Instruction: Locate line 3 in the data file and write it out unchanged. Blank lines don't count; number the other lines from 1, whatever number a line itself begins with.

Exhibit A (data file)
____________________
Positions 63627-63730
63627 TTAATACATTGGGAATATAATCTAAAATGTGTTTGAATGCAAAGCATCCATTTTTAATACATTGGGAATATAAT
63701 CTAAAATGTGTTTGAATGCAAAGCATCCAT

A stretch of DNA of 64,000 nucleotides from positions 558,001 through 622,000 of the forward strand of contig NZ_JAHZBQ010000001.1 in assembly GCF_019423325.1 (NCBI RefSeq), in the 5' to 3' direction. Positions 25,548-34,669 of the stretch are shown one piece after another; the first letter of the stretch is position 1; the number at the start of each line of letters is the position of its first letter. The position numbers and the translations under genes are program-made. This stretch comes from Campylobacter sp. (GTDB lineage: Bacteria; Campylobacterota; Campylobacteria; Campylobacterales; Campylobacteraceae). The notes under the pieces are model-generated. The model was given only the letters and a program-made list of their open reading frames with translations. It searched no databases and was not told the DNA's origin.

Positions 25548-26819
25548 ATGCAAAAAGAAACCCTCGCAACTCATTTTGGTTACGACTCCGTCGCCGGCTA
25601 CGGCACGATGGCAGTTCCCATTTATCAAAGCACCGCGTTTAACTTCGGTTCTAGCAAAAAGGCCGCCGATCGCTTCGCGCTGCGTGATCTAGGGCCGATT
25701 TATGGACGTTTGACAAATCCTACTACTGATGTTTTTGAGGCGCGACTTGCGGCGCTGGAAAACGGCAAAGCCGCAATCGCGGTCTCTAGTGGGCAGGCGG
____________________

63701 CTAAAATGTGTTTGAATGCAAAGCATCCAT